AB 2980 — Common Areas Shared by Cannabis Businesses (Ordered for Third Reading)

AB 2980 would require that sections of the MAUCRSA not be misinterpreted in a manner that would prevent two or more licensed premises from sharing common-use areas, as long as all licensees comply with the requirements of the act. The bill was read a second time Monday, Aug. 6 2018, before the Senate Appropriations Committee, which ordered to a third reading.

AB 924 — Commercial Cannabis Regulation on Native American Tribal Lands (Hearing Postponed by Committee)

AB 924 would establish the Cannabis Regulatory Enforcement Act for Tribal Entities (CREATE Act). Under the CREATE Act, participating tribes would be required to enter a tribal cannabis regulatory agreement with the governor for the purpose of establishing a tribal cannabis regulatory commission or agency. All tribal cannabis regulatory agreements and subsequent tribal commissions and agencies must be approved by the Legislature. A hearing for AB 924 was rescheduled for Monday, Aug.13, 2018, before the Senate Appropriations Committee.

SB 1459 — County Agricultural Commission Reporting (Passed Committee)

SB 1459 would require county agricultural commissioners to include cannabis among reports of the condition, acreage, production, and value of agricultural products submitted to the secretary of Food and Agriculture. SB 1459 passed the Assembly Appropriations Committee 13-4 and has been ordered for a third reading on the Senate floor.

SB 829 — Compassionate-care Licenses (Placed in Suspense File)

SB 829 proposes the BCC issue and regulate compassionate-care licenses, which are issued to donors of medicinal cannabis or marijuana products to qualified patients who possess a physician’s recommendation. SB 829 was placed in following an Assembly Appropriations Committee hearing Wednesday, Aug. 8, 2018.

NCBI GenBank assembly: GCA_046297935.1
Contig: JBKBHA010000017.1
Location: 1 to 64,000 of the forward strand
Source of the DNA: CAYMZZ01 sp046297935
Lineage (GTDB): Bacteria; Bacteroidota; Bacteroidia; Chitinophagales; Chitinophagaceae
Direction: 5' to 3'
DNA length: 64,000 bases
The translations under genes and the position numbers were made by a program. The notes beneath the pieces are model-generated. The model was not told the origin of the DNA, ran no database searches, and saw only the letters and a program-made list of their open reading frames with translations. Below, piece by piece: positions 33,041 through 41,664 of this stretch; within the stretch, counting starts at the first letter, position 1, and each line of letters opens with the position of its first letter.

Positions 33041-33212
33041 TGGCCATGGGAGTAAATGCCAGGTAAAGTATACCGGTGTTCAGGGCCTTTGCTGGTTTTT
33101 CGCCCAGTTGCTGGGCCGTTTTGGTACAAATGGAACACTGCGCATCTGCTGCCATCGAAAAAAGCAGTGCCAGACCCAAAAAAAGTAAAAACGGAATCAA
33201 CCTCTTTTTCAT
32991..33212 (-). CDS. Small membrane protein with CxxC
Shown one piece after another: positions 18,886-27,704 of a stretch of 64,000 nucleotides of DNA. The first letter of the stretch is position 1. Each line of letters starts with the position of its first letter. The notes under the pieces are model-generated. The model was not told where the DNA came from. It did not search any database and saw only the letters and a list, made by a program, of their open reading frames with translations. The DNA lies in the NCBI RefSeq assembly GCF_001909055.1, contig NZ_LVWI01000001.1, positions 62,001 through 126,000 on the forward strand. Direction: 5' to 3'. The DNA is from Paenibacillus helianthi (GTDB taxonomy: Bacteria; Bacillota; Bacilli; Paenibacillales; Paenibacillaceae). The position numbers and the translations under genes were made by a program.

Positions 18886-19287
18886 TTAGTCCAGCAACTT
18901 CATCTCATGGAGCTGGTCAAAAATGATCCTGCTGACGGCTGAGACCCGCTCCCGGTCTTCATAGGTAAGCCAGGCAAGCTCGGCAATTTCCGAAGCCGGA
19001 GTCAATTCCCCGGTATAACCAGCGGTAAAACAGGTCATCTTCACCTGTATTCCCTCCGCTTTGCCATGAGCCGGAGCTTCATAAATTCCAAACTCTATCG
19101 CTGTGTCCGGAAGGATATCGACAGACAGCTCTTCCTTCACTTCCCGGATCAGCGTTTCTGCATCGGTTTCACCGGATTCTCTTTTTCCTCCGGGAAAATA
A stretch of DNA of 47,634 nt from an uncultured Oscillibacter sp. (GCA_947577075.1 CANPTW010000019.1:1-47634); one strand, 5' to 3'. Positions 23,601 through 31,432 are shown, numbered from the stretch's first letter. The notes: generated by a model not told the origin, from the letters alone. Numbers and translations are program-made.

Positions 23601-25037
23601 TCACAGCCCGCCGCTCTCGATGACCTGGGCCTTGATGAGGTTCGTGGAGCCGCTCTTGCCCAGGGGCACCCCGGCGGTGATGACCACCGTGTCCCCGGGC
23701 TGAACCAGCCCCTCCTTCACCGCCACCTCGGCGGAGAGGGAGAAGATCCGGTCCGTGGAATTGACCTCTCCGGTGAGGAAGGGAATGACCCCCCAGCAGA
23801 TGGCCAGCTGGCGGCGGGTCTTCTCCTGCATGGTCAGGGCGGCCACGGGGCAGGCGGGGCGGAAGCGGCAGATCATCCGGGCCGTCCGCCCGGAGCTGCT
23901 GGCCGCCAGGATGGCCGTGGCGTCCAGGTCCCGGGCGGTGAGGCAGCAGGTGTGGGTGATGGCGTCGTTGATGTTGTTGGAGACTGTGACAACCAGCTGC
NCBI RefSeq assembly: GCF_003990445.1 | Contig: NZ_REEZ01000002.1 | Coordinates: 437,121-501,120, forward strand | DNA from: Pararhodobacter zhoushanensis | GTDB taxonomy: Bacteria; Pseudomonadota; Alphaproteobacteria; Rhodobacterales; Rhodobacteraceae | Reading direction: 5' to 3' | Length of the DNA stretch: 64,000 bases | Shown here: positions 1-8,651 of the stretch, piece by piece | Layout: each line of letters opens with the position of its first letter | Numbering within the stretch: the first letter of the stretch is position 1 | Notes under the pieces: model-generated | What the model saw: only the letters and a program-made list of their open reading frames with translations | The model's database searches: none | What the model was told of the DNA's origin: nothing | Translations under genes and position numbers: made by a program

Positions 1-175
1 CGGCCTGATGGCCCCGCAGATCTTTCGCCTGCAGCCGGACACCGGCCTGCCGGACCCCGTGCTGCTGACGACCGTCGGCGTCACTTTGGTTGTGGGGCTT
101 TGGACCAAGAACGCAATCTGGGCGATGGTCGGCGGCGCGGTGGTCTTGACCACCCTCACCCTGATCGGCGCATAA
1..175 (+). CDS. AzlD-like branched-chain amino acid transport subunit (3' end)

SB 930 — State-chartered Financial Institutions for Cannabis (Placed in Suspense File)

SB 930 would create a state charter for privately financed banks and credit unions for the purpose of offering banking services to licensed cannabis businesses. Administered by the Commissioner of Business Oversight and the Department of Business Oversight, the program would also create the Cannabis Limited Charter Bank and Credit Union Advisory Board to include the treasurer, the controller and the chief of the BCC as policy directors. SB 930 was placed in the suspense file Wednesday, Aug. 8, 2018, by the Assembly Appropriations Committee.

Commonwealth of the Northern Mariana Islands Votes to Legalize Marijuana

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5,871 miles of open Pacific Ocean waters separate the Commonwealth of the Northern Mariana Islands (CNMI) from the coast of California. But the 15-island chain that makes up the United States’ westernmost territory is poised to do something no U.S. state has ever done.

On Wednesday, 18 of CNMI’s 20 legislators voted to approve a bill to legalize cannabis for adult use. The bill would also legalize medical cannabis and industrial hemp. And if CNMI Governor Ralph Torres enacts the bill, the territory will make legalization history—twice.

CNMI Would Be First U.S. Jurisdiction to Go From Total Prohibition to Full Legalization

This isn’t the first time CNMI lawmakers attempted to legalize cannabis. As recently as May, the CNMI Senate approved a piece of legislation nearly identical to the House-approved bill. Procedural issues, however, stymied the bill’s progress.

After another false start in the Senate, the House opted to file its own bill. It took less than a week for the full chamber to vote to approve the proposal.

 

That act alone makes CNMI unique among the 9 U.S. states that have legalized adult-use marijuana. Vermont comes closest, having legalized marijuana through a legislative process rather than a ballot initiative. But unlike CNMI’s proposed legislation, Vermont’s law doesn’t establish a retail market. The Mariana Islands’ legislation would.